I've actually built very performant scalar UDFs. The problem with them is when you start using them in join criteria or Where clauses, and kill any possibility of index use.
Of course, if you build them complex enough (say, for example, with multiple table variables), you can make anything suck.
But if you build a scalar UDF that's basically a select statement, and use it for a calculated column in a select statement, it can work quite nicely. Cross Apply is better, but that isn't available in Compat 80 or on SQL 2k.
How did you determine that your scalar UDFs were "very performant"? Have you run profiler at the batch/sp complete level to see that the actual IOs are way higher than set statistics IO on returns? Or that CPU usage is actually significantly higher than SSMS actual query plan reports? Have you run profiler with statement complete on to see the data now being processed row-by-row under the covers with absolutely no notification to SSMS of that fact? Have you compared a true set-based (not triangular join, etc) solution to actual UDF performance?
Yes. I routinely keep traces running on dev databases that track all T-SQL batches and commands, specifically for performance comparison. In many cases, I keep them running on production databases and review them routinely to track performance issues. I don't do this in Profiler, I use server-side tracing without a GUI to slow it all down, saving the data to text files, to minimize the impact on the server, but it's the same concept as what you asked.
I'm not sure where you get the idea that the UDFs I'm talking about involve triangular joins or any other form of "faux set-based" processing.
Very specifically, I've used scalar UDFs in situations where complex calculations were needed on each of the returned rows of a set of data. Various solutions were tested, and in a few cases, scalar UDFs were either the best performer, or were only outperformed by code that was so complex it would be nearly impossible to document and maintain.
In each case, it was in the Select clause, not in any of the Join/Where math.
I had to take lists of locations where events were being held, and large mailing lists of invitees, and assign each invitee to the five closest locations, sometimes with more business rules regarding crossing county or state lines, sometimes not. This could have been done with a UDF to calculate the five closest, but that would have been a matter of placing one in the Where clause or Join clause, so instead I created a table that did a semi-cross-join based on maximum distance and simple differences in latitude and longitude, then performed the necessary math on all rows all at the same time. Very set-based, no UDFs, and as fast as the floating point calculations could be performed by the CPU. That was a place to avoid them, so I did.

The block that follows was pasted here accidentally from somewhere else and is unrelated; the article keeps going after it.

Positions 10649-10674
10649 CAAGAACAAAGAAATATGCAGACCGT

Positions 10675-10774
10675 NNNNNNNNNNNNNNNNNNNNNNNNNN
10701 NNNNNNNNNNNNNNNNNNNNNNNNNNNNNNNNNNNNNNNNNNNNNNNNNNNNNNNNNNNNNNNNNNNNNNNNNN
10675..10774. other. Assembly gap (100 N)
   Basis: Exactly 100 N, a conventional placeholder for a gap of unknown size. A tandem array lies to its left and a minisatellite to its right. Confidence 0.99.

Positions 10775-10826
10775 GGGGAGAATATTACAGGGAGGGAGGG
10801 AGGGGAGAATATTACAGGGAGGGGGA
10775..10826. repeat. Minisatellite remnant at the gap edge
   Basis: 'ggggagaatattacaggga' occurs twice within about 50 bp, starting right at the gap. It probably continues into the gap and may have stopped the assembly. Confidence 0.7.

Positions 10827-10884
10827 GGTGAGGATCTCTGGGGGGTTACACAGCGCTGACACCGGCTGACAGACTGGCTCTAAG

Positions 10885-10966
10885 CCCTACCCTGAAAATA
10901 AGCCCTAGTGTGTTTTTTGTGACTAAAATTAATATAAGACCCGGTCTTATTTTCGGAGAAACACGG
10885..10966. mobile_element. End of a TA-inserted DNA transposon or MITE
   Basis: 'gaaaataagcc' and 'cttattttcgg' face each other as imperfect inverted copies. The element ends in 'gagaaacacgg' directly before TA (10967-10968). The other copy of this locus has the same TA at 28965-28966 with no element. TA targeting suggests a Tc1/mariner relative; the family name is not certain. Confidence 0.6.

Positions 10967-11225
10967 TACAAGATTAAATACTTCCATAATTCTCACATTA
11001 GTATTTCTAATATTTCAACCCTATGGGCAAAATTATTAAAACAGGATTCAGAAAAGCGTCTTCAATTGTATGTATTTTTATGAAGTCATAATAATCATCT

Then, once we had results back in for the mailings, it was necessary to generate reports on who went to which events and how distant they were. In this case, there was nothing in the Join or Where clause, it was simply necessary to take the lat and long of the attendee's address and the lat and long of the location they attended at, and calculate the distance. While it was possible to include all that math directly in the query, it also (a) was needed in a dozen or so reports, each with its own query, and (b) made the queries almost unreadable because of the complex math needed. Thus, a UDF that performed this calculation was created, tested, and found to be quite acceptable in terms of performance, reusability, and code maintenance. There, I did use it.
Those illustrate the places to use one, and the places to avoid one.
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